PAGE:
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# More Hashing - PowerPoint PPT Presentation

More Hashing. Hashing Part Two Better Collision Resolution. Small parts of this material stolen from "File Organization and Access" by Austing and Cassel. Recap of Last Class. Hash function converts key to file address Collision is when two or more keys hash to the same address

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### More Hashing

Hashing Part Two

Better Collision Resolution

Small parts of this material stolen from

"File Organization and Access" by Austing and Cassel

• Hash function converts key to file address

• Collision is when two or more keys hash to the same address

• Collision Avoidance

• Good Hash Function spreads out the keys evenly along the whole address space

• Non-Dense File decreases chance of collisions and decreases probes after a collision

• Very simple collision resolution

• if H(key) = A, and A is already used, try A+1, then A+2, etc

• easy to implement

• guaranteed to use all addresses

• clustering / clumping

• Given the following hashes and linear probing:

• adams = 20

• bates = 22

• cole = 20

• dean = 21

• evans = 23

• Result of either

• poor hash function

• dense file

• Instead of adding 1, spread out by random amount

• True random would not work. Instead use pseudo-random.

While A is in use

A = (A + R) mod T

R = prime

T = Table Size

But what if 25 and 30 already had keys directly hashed to those locations? Cole would be at 35 -- 4 probes away.

• adams = 20

• bates = 22

• cole = 20

• dean = 21

• evans = 23

Chaining those locations? Cole would be at 35 -- 4 probes away.

• Assuming a better hash function and less dense file are not options...

• And assuming linear and random probing lead to coalesced lists...

• Chaining : maintain a linked list of collisions, one head per address

• Example, after addition of Adams and Cole, and R=5:

19 : null

20 : 35 -> null

21 : null

• Advantage: Faster at resolving collisions

• Disadvantage : Space

Re-Cap from weeks ago those locations? Cole would be at 35 -- 4 probes away.

• File Read Time = seek time + latency + data read time

• Smallest Readable Portion = 1 cluster = 4KB (usually)

• To access portion of a file, most of the time is in seek time and latency, not read time

• so, number of file reads is more important than size of reads, until size gets really big

• SO... reading a few records from a file takes no more time than reading just one record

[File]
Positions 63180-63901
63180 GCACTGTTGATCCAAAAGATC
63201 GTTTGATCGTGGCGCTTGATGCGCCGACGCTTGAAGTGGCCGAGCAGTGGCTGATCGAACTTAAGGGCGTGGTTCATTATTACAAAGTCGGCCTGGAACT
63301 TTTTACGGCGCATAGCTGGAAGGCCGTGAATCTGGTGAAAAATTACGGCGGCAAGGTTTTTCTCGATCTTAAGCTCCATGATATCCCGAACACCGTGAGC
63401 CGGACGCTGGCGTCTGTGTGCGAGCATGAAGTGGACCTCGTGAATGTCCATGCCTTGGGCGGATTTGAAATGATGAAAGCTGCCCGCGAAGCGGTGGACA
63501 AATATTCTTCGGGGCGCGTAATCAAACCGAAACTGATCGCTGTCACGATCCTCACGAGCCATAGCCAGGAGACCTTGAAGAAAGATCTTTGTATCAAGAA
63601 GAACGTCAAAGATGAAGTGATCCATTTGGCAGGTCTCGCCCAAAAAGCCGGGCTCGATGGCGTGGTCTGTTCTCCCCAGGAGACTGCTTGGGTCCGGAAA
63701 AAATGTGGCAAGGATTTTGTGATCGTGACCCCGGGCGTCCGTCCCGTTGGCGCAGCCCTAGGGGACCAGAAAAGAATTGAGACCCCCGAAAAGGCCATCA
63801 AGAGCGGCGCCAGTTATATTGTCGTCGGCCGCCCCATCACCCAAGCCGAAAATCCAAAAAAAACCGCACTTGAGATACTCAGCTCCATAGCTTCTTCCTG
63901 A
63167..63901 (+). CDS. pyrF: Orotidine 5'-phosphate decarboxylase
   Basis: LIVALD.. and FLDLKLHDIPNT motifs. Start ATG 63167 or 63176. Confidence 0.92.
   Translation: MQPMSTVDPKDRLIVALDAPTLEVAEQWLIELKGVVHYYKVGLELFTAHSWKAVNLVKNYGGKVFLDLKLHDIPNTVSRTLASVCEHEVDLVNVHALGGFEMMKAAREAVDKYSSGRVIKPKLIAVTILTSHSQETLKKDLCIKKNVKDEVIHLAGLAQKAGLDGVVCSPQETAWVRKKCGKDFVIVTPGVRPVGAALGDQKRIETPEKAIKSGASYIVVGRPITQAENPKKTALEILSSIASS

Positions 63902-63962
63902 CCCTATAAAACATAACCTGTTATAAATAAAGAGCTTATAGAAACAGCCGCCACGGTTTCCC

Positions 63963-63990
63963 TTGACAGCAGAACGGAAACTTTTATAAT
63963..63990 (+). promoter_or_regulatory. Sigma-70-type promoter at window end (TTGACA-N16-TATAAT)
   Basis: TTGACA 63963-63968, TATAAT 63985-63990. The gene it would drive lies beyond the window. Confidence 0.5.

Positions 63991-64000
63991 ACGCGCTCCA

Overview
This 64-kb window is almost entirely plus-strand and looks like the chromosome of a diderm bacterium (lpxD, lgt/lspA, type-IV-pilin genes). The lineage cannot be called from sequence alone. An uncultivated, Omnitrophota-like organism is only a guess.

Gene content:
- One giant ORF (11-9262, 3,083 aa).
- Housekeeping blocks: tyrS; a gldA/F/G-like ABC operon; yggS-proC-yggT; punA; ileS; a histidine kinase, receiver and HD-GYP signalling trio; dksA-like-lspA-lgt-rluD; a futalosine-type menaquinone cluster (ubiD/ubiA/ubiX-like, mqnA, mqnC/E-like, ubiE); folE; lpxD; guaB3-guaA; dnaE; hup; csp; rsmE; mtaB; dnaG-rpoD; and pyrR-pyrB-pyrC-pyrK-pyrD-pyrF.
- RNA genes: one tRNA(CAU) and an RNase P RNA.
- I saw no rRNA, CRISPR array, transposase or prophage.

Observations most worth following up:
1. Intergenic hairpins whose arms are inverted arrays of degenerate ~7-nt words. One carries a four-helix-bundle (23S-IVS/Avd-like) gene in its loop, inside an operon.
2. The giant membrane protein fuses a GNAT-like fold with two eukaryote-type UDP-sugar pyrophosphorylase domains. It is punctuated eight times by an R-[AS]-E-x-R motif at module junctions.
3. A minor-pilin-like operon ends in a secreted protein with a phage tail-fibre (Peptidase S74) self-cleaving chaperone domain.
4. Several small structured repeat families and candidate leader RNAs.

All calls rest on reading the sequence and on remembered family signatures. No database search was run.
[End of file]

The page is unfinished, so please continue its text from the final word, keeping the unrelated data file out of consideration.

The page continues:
Buckets those locations? Cole would be at 35 -- 4 probes away.

• Given, collisions will occur...

• Why not just read 2, or 3, or 4 records instead of just 1 on each read operation?

• "Bucket" - a group of records at the same address

• "Hash File of Buckets" - hashed keys collide to small arrays of records in the data file

Bucket Size? those locations? Cole would be at 35 -- 4 probes away.

• use avg collisions and stddev?

• if 1000 records and 200 addresses

• then avg is 5.0

• but stddev might be 1.0

• start by determining how many records can fit in one or more disk clusters

• then design a good hash function to match that address space

Advantages and those locations? Cole would be at 35 -- 4 probes away.Disadvantages of Buckets

• Can achieve relatively fast access

• Remember, the hash function tells us where the record is located, so only 1 read operation. And even with collisions, the list of possible records is read into memory, which searches fast.

• Search Time = time to read bucket + time to search the array

• What do we do when the bucket is full?

• solutions are similar to collision resolution

• we end up reading multiple sets of records

Predicting Collision Rates those locations? Cole would be at 35 -- 4 probes away.

• Collisions will happen!

• Poisson Function:

• p(x) gives the probability that a given address will have had x records assigned to it.

(r/N)x e-(r/N)

p(x) = ---------------

x!

N = number of available addresses

r = number of records to be stored

x = number of records assigned to a given address

Analysis continued those locations? Cole would be at 35 -- 4 probes away.

• Given

• N = 1000

• r = 1000

• Probability that a given address will have exactly one, two, or three keys hashed to it:

p(1) = 0.368

p(2) = 0.184

p(3) = 0.061

Analysis Continued those locations? Cole would be at 35 -- 4 probes away.

• Given

• N = 10,000

• R = 10,000

• How many addresses should have one, two, or three keys hashed to them?

10,000 x p(1) = 10000x0.3679 = 3679

10,000 x p(2) = 10000x0.1839 = 1839

10,000 x p(3) = 10000x0.0613 = 613

• So, 1839 keys will collide once and 613 will collide at least twice.

• Many of those collisions will disrupt probing.

Impact of Packing Density those locations? Cole would be at 35 -- 4 probes away.

Records that never collide = 303

Records that cannot go at their home = 107

Records at their home, but cause collisions = 90

Total = 500

• Given

• r = 500

• N = 1000

• one record per address

• Addresses with exact one record?

N x p(1) = 1000 x 0.303 = 303

• How many overflow records?

1 x N x p(2) + 2 x N x p(3) + 3 x N x p(4) + ...

= N x [1 x p(2) + 2 x p(3) + 3 x p(4)]

= 1000 x [ 1 x 0.076 + 2 x 0.013 + 3 x 0.002]

= 107

• Percentage of Records NOT stored at home address

107 / 500 = 21.4%

Impact of Packing Density those locations? Cole would be at 35 -- 4 probes away.

Real Life those locations? Cole would be at 35 -- 4 probes away.

• We must balance many factors:

• file size

• e.g., wasted space in hashed files

• e.g., extra space for index files

• disk access times

• available memory

• frequency of additions and deletions compared to searches

• Best Solution of All?

• probably a combination of indexed files, hashing, and buckets

Next Classes… those locations? Cole would be at 35 -- 4 probes away.

• Thursday April 14

• No Class

• Tuesday April 19

• B-Trees

• Thursday April 21

• Review